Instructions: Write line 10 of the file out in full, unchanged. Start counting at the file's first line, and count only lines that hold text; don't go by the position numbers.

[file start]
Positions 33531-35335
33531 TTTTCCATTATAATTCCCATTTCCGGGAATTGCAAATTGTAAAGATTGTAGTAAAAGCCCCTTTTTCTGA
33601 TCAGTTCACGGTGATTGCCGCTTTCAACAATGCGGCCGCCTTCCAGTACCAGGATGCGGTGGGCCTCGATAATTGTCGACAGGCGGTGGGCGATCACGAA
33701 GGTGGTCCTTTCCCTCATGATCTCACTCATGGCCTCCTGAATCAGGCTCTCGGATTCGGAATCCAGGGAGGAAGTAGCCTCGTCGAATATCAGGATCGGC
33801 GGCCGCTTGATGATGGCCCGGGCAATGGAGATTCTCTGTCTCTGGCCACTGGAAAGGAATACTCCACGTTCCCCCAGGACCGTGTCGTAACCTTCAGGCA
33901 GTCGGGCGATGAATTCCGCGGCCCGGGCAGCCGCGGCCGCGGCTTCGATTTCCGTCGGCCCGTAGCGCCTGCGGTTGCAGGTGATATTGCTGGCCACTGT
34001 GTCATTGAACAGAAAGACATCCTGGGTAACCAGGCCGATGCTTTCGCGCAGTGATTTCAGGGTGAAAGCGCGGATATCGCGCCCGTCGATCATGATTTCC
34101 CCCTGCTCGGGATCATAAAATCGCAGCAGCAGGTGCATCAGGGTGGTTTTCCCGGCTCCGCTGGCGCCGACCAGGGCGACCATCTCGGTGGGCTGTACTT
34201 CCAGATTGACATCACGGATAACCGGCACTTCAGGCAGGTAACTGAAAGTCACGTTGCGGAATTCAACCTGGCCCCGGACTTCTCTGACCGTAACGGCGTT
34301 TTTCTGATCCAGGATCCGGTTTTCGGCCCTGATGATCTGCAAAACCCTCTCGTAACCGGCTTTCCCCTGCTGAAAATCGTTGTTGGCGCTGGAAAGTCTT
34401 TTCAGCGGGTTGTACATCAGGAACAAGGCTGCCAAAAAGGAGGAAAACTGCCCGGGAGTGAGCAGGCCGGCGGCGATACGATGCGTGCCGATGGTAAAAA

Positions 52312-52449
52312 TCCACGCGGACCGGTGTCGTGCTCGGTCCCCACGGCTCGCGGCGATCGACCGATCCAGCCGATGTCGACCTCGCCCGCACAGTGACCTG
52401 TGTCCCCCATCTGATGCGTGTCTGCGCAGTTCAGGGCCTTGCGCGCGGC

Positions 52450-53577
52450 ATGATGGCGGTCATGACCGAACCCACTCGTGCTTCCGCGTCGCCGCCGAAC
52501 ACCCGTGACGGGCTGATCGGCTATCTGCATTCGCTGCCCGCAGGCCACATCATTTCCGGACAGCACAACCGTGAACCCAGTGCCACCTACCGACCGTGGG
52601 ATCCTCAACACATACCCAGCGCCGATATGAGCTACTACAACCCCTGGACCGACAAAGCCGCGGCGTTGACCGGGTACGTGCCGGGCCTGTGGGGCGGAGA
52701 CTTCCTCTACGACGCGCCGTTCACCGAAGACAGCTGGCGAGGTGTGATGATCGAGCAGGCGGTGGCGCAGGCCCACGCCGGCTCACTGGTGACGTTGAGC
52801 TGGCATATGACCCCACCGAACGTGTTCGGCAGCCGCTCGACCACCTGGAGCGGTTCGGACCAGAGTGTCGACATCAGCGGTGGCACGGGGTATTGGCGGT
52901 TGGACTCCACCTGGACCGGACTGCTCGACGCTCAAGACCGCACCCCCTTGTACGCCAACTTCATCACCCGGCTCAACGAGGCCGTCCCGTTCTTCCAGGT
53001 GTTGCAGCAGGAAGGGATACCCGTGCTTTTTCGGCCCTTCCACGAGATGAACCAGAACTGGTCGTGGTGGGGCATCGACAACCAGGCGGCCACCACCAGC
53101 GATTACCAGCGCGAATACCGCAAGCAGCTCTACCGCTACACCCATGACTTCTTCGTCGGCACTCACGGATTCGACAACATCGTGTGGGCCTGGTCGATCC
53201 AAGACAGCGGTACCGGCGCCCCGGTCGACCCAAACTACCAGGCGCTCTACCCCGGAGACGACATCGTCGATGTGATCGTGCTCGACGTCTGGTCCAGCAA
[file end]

34301 TTTCTGATCCAGGATCCGGTTTTCGGCCCTGATGATCTGCAAAACCCTCTCGTAACCGGCTTTCCCCTGCTGAAAATCGTTGTTGGCGCTGGAAAGTCTT